What actually do is only add middleware to the path (default router), so it’s not applied to the whole app. But will apply to the whole app as it is applied to the Express app directly. Essentially, is still a middleware that bridges the HTTP layer with the GraphQL engine provided by GraphQL.js.

Looking deeper at the source code of the function, you can find that there’s only a set of middleware you can apply (in the )

import express from 'express';
import corsMiddleware from 'cors';
import { json, OptionsJson } from 'body-parser';
import {
renderPlaygroundPage,
RenderPageOptions as PlaygroundRenderPageOptions,
} from '@apollographql/graphql-playground-html';
import {
GraphQLOptions,
FileUploadOptions,
ApolloServerBase,
formatApolloErrors,
processFileUploads,
ContextFunction,
Context,
Config,
} from 'apollo-server-core';
import { ExecutionParams } from 'subscriptions-transport-ws';
import accepts from 'accepts';
import typeis from 'type-is';
import { graphqlExpress } from './expressApollo';
export { GraphQLOptions, GraphQLExtension } from 'apollo-server-core';export interface GetMiddlewareOptions {
path?: string;
cors?: corsMiddleware.CorsOptions | corsMiddleware.CorsOptionsDelegate | boolean;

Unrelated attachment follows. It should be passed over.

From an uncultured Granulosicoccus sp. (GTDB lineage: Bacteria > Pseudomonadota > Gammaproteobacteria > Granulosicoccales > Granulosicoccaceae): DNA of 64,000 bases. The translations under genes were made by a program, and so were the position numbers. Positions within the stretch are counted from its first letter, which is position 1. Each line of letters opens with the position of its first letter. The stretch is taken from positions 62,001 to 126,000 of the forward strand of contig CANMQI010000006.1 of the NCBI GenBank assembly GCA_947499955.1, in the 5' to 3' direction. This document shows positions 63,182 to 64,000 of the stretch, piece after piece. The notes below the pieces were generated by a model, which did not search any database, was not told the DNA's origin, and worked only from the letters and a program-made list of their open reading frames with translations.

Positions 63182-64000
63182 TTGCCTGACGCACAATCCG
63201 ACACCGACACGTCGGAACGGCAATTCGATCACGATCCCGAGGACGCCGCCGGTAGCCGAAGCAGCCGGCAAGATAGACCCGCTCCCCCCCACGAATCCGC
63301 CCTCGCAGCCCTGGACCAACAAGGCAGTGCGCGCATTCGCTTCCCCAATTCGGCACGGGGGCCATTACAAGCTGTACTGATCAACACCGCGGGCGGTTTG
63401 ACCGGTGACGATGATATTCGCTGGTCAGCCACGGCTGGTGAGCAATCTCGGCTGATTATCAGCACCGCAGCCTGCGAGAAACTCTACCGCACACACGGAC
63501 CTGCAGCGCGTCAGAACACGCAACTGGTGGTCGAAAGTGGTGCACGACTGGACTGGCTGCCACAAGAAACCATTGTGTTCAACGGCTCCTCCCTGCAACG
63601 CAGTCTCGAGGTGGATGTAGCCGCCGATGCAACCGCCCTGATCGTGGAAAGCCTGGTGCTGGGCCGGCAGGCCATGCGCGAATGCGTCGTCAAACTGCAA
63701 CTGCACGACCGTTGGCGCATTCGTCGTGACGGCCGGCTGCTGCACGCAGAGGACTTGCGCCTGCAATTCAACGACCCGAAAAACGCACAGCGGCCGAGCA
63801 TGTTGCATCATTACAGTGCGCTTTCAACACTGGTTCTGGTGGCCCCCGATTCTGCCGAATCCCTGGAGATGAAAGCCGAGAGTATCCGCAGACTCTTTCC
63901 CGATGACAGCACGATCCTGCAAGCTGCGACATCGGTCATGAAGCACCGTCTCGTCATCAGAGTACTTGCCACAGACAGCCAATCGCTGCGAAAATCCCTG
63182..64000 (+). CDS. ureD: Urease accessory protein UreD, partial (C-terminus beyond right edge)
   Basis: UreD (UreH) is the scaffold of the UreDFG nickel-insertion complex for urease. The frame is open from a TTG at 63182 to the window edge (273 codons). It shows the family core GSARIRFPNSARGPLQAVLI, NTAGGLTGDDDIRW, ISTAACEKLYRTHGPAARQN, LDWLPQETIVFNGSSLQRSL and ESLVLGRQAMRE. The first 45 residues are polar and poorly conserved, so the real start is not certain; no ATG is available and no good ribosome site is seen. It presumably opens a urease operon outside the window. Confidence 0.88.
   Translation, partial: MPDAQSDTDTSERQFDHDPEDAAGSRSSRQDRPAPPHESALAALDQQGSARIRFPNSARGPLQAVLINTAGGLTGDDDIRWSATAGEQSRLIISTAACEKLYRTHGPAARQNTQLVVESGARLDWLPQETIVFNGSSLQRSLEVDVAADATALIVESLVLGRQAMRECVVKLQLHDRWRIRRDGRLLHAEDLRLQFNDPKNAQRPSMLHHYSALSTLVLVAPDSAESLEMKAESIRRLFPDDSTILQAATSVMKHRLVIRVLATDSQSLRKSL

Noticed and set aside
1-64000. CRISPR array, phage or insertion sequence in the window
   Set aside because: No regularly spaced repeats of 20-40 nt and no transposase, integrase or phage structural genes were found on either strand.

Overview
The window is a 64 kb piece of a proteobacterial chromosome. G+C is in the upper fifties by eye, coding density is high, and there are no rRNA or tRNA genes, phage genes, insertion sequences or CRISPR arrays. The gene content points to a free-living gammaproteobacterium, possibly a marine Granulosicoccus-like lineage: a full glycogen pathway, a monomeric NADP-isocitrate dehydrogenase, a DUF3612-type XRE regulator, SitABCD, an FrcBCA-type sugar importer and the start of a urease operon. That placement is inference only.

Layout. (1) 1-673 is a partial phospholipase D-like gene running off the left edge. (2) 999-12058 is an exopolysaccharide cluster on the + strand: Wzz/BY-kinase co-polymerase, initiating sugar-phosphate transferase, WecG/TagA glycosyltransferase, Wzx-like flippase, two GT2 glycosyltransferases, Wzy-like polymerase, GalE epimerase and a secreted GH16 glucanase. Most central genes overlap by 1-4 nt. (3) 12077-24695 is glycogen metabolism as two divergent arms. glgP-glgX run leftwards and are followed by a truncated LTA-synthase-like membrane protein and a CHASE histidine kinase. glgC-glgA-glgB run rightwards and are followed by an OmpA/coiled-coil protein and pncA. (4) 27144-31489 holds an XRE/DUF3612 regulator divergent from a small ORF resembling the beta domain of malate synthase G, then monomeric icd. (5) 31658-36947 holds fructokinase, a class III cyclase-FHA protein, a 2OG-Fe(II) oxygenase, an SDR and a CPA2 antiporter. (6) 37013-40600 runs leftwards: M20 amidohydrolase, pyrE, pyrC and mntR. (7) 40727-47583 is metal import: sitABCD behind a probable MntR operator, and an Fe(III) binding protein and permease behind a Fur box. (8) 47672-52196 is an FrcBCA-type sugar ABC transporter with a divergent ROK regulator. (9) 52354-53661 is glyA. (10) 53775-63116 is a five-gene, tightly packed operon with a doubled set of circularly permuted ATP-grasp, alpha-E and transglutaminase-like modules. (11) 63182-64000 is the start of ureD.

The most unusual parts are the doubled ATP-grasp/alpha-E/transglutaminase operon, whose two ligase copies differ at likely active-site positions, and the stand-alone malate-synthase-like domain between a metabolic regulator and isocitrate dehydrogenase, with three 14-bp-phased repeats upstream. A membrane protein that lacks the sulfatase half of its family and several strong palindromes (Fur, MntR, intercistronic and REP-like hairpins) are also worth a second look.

bodyParserConfig?: OptionsJson | boolean;
onHealthCheck?: (req: express.Request) => Promise<any>;
disableHealthCheck?: boolean;
}
export interface ServerRegistration extends GetMiddlewareOptions {
app: express.Application;
}
const fileUploadMiddleware = (
uploadsConfig: FileUploadOptions,
server: ApolloServerBase,
) => (
req: express.Request,
res: express.Response,
next: express.NextFunction,
) => {
if (
typeof processFileUploads === 'function' &&
typeis(req, ['multipart/form-data'])
) {
processFileUploads(req, res, uploadsConfig)
.then(body => {
req.body = body;
next();
})
.catch(error => {
if (error.status && error.expose) res.status(error.status);
next(
formatApolloErrors([error], {
formatter: server.requestOptions.formatError,
debug: server.requestOptions.debug,
}),
);
});
} else {
next();
}
};
export interface ExpressContext {
req: express.Request;
res: express.Response;
connection?: ExecutionParams;
}
export interface ApolloServerExpressConfig extends Config {
context?: ContextFunction<ExpressContext, Context> | Context;
}
export class ApolloServer extends ApolloServerBase {
constructor(config: ApolloServerExpressConfig) {
super(config);
}
async createGraphQLServerOptions(
req: express.Request,